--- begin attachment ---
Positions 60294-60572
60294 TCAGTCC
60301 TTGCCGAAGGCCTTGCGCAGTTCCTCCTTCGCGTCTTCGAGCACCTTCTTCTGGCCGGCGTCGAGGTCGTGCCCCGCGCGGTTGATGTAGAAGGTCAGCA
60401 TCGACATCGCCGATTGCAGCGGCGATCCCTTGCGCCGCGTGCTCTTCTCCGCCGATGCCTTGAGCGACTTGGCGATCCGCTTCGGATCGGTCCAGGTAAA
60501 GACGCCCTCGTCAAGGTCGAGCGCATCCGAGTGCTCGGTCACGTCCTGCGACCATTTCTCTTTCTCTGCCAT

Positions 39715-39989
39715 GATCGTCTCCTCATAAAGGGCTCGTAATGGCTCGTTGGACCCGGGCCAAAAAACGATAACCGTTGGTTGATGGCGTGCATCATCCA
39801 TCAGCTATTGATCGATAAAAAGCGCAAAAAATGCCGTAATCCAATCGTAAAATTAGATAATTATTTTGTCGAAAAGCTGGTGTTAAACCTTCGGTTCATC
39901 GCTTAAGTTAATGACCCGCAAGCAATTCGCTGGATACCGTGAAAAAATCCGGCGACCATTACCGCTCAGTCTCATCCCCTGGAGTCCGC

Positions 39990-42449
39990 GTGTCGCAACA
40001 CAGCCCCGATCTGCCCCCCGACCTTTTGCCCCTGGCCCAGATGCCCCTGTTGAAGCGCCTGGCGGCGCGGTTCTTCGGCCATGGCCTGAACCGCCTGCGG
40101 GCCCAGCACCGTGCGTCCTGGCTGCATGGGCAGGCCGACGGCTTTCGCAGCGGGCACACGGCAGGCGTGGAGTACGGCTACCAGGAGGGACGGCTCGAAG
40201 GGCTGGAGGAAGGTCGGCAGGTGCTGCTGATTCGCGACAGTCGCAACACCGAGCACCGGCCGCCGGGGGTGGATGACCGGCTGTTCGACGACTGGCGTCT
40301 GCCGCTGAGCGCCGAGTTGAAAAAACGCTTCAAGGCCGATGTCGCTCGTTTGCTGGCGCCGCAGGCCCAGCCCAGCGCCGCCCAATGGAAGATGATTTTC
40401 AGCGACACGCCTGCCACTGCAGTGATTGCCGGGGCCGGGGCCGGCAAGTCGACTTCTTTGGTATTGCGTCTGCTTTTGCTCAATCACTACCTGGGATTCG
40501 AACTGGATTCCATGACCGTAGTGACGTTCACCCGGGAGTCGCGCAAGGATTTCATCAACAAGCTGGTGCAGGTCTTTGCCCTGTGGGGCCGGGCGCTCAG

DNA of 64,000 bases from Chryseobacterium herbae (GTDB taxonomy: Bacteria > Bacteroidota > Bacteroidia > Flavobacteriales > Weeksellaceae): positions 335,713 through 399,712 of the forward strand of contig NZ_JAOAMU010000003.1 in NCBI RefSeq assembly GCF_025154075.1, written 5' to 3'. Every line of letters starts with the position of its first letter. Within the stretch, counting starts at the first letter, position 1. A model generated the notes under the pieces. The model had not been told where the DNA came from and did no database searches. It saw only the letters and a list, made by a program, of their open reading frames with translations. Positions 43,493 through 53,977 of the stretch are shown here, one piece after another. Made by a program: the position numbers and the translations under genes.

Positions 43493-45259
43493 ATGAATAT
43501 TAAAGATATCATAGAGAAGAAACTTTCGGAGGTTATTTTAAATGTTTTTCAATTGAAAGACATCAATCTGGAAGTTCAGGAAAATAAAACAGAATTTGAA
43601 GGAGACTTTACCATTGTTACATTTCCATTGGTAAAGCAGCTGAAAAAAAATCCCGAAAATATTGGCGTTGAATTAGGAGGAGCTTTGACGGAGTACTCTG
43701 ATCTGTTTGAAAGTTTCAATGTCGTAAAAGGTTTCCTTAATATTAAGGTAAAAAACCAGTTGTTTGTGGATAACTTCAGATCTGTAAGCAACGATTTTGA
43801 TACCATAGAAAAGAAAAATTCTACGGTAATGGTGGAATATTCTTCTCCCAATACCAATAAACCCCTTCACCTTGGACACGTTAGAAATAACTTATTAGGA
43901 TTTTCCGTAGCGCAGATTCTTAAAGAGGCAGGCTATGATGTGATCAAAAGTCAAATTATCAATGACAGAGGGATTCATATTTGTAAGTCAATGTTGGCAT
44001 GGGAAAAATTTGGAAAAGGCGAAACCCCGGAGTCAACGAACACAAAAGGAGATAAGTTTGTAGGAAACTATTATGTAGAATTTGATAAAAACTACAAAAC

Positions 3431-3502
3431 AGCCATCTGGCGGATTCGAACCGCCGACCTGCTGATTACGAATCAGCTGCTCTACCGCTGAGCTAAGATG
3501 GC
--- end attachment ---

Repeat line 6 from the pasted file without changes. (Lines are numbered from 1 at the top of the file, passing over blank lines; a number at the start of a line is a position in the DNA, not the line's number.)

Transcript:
Positions 39715-39989